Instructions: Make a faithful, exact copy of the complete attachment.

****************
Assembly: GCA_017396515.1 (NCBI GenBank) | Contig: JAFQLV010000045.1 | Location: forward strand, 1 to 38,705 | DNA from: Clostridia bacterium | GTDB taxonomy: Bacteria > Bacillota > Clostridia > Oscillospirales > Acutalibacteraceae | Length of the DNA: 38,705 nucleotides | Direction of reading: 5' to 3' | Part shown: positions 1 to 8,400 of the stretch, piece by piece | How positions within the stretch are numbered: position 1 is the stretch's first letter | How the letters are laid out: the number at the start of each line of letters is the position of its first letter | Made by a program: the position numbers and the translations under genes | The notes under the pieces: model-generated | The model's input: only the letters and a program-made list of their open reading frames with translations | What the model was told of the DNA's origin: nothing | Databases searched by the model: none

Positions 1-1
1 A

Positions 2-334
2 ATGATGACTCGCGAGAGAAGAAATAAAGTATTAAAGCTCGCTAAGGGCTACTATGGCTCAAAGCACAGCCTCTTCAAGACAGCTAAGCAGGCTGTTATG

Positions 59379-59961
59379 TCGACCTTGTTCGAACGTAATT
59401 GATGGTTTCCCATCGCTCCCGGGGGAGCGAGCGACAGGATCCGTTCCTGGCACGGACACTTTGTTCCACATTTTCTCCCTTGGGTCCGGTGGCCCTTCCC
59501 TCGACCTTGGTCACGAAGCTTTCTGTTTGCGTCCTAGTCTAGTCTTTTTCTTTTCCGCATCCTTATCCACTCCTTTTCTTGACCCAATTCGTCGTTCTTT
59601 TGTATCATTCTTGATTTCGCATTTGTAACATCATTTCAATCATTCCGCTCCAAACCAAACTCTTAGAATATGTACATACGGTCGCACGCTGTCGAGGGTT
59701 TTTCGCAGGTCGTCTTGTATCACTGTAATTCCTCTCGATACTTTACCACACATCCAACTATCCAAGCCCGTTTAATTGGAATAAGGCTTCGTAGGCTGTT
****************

Assembly: GCA_017396515.1 (NCBI GenBank) | Contig: JAFQLV010000045.1 | Location: forward strand, 1 to 38,705 | DNA from: Clostridia bacterium | GTDB taxonomy: Bacteria > Bacillota > Clostridia > Oscillospirales > Acutalibacteraceae | Length of the DNA: 38,705 nucleotides | Direction of reading: 5' to 3' | Part shown: positions 1 to 8,400 of the stretch, piece by piece | How positions within the stretch are numbered: position 1 is the stretch's first letter | How the letters are laid out: the number at the start of each line of letters is the position of its first letter | Made by a program: the position numbers and the translations under genes | The notes under the pieces: model-generated | The model's input: only the letters and a program-made list of their open reading frames with translations | What the model was told of the DNA's origin: nothing | Databases searched by the model: none

Positions 1-1
1 A

Positions 2-334
2 ATGATGACTCGCGAGAGAAGAAATAAAGTATTAAAGCTCGCTAAGGGCTACTATGGCTCAAAGCACAGCCTCTTCAAGACAGCTAAGCAGGCTGTTATG

Positions 59379-59961
59379 TCGACCTTGTTCGAACGTAATT
59401 GATGGTTTCCCATCGCTCCCGGGGGAGCGAGCGACAGGATCCGTTCCTGGCACGGACACTTTGTTCCACATTTTCTCCCTTGGGTCCGGTGGCCCTTCCC
59501 TCGACCTTGGTCACGAAGCTTTCTGTTTGCGTCCTAGTCTAGTCTTTTTCTTTTCCGCATCCTTATCCACTCCTTTTCTTGACCCAATTCGTCGTTCTTT
59601 TGTATCATTCTTGATTTCGCATTTGTAACATCATTTCAATCATTCCGCTCCAAACCAAACTCTTAGAATATGTACATACGGTCGCACGCTGTCGAGGGTT
59701 TTTCGCAGGTCGTCTTGTATCACTGTAATTCCTCTCGATACTTTACCACACATCCAACTATCCAAGCCCGTTTAATTGGAATAAGGCTTCGTAGGCTGTT